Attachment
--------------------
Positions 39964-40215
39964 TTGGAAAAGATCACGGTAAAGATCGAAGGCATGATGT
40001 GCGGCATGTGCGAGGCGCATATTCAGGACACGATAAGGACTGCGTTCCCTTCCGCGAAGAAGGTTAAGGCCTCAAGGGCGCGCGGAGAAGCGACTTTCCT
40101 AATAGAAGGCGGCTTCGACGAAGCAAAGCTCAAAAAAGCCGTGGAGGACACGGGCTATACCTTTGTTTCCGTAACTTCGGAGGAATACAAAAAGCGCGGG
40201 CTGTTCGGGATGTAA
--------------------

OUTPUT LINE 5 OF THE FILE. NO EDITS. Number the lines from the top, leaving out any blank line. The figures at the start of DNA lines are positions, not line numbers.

40201 CTGTTCGGGATGTAA